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go in and possess the Land, whither you go to possess it.
The Gospel is quite of another Nature, and is a Call to a very different State, it lays its first Foundation in the Renunciation of the World, as a State of false Goods and Enjoyments, which feed the Vanity and Corruption of our Nature, fill our Hearts with foolish and wicked Passions, and keep us separate from God, the only Happiness of all Spirits.
My Kingdom, faith our blessed Saviour, is not of this World; by which we may be assured, that no Worldlings are of his Kingdom.
We have a farther Representation of the Contrariety, that there is betwixt this Kingdom and the Concerns of this world. A certain Man, faith our Lord, made a great Supper, and bade many, and sent his Servant at supper-time, to say to them that were bidden, come, for all Things are now ready; and they all with one Consent began to make Excuse. Tbe first said, I have bought a Picce of Ground, and I must needs go and see it; another said, I have bought five Yoke of Oxen, and I go to prove them, I pray thee have me excused; another said, I have married a Wife, and therefore I cannot come.
We find that the Master of the House was angry, and said, None of those Men
which were bidden, shall taste of my Supper (a).
Our Saviour a little afterwards applies it all in this Manner, Whosoever he be of you, that forsaketh not all that he hath, be cannot be my Disciple. We are told, that oben the Chief Priests and Pharisees heard our Saviour's Parables, they perceived that he Spoke of them (b).
IF Christians hearing the above-recited Parable, are not pricked in their Hearts, and don't feel that our Saviour speaks of them, it must be own'd that they are more hardened than Jews, and more unsincere than Pharisees.
This Parable teaches us, that not only the Vices, the Wickedness and Vanity of this World, but even its most lawful and allow'd Concerns, render Men unable mal to enter, and unworthy to be received into the true State of Christianity.
THAT he who is busied in an honest and lawful Calling, may on that Account be as well rejected by God, as he who is vainly employ'd in foolish and idle Pursuits.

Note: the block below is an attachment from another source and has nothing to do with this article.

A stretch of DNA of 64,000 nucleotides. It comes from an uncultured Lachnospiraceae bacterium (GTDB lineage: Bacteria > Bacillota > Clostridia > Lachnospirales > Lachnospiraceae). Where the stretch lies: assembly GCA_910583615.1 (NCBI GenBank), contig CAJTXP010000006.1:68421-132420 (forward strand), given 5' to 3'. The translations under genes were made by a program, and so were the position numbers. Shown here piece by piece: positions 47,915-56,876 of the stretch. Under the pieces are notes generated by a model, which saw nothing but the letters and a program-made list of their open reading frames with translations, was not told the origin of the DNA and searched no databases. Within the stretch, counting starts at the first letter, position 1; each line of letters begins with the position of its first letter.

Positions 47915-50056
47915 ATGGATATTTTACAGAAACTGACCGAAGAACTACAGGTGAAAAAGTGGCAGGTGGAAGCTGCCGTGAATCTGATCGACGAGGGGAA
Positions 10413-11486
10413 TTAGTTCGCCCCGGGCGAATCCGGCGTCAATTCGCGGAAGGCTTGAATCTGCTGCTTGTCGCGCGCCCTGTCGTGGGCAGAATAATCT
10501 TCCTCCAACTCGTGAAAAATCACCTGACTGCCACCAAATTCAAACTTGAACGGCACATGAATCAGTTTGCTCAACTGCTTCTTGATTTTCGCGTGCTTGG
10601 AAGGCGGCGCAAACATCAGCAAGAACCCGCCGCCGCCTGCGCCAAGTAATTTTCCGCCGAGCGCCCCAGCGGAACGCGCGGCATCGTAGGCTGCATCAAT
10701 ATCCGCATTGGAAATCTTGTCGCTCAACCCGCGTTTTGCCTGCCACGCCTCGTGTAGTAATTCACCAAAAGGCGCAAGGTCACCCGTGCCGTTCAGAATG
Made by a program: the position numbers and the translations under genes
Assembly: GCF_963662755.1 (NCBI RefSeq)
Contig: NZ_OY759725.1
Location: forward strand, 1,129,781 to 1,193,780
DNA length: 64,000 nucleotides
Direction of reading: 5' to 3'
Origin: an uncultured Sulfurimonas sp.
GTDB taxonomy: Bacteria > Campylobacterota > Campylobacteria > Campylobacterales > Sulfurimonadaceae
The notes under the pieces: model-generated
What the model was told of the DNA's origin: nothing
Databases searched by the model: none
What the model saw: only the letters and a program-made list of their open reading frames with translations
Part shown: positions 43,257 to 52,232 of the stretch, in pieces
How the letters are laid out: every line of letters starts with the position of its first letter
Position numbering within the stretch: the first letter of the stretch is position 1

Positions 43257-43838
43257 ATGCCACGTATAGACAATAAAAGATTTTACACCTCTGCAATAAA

THAT it is no more pardonable to be noch less affected to the Things of Religion, for
(1) Luke xiv. 16.
(6) Mat, xxi. 45.
the Sake of any worldly Business, than for the Indulgence of our Pride, or any other Passion, iç farther teaches us, that Christianity is a Calling that puts an End to all other Callings; that we are no longer to consider it as our proper State, or Employment, to take care of Oxen, look after an Estate, or attend the most plausible Affairs of Life, but to reckon every Condiţion as equally trifling, and fit to neglected, for the sake of the one thing wedful.
MEN of serious Business and Management, generally censure those who trifle away their Time in idle and impertinent Pleasures, as vain and foolish, and unworthy of the Christian Profession.
But they don't consider that the Bufiness of the World, where they think they fhew such a manly Skill and Address, is as vain as Vanity it self; they don't consider that the Cares of an Employment, an Attention to Business, if it has got hold of the Heart, renders Men as vain and odious in the Sight of God, as any other Gratification,
For though they may call it an honest Care, a creditable Industry, or by any other plausible Name, yet it is their particular Gratification, and a Wisdom that can no niore recommend it self to the Eyes of God, than the Wisdom of an Epicure.
For it fhews as wrong a Turn of Mind, as false a Judgment, and as great a Contempt of the true Goods, to neglect any Degrees of Piety, for the Sake of Bufiness, as for any the most trifling Pleasures of Life.
The Wisdom of this world gives an Importance, and Air of Greatness to several Ways of Life, and ridicules others as vain and contemptible, which differ only in their kind of Vanity ; but the Wisdom from above condemns all Labour, as equally fruitless, but that which labours after everlasting Life. Let but Religion determine the Point, and what can it signify, whether a Man forgets God in his Farm, or a Shop, or at a Gaming-Table ? For the World is full as great and important in its Pleasures, as in its Cares ; there is no more Wisdom in the one, than in the other; and the Christian that is govern'd by either, and made less affected to Things of God by them, is equally odious and contemptible in the Sight of God.
AND though we distinguish betwixt Cares and Pleasures, yet if we would speak exactly, it is Pleasure alone that governs and moves us in every State of Life. And the Man, who in the Business of the World would be thought to pursue it, because of its Use and Importance, is as much
govern'd governed by his Temper and Taste for Pleasures, as he who studies the Gratification of his Palate, or takes his Delight in running Foxes and Hares out of Breath.
For there is no Wisdom or Reason in any thing but Religion, nor is any Way of Life less vain than another, but as it is niade serviceable to Piety, and conspires with the Designs of Religion to raise Mankind to a Participation and Enjoyment of the Divine Nature.
THEREFORE does our Saviour equally call Men from the Cares of Employments, as from the Pleasures of their Senses, because they are equally wrong Turns of Mind, equally nourish the Corruption of our Nature, and are equally nothing when compared to that high State of Glory, which by his Sufferings and Death he has merited for us.
PERHAPS Christians who are not at all asham'd to be devoted to the Cares and Business of the World, cannot better perceive the Weakness and Folly of their Designs, than by comparing them with such States of Life, as they own to be vain and foolish, and contrary to the Temper of Religion.
Some People have no other Care, than how to give their Palate some fresh Pleasure, and enlarge the Happiness of Tasting,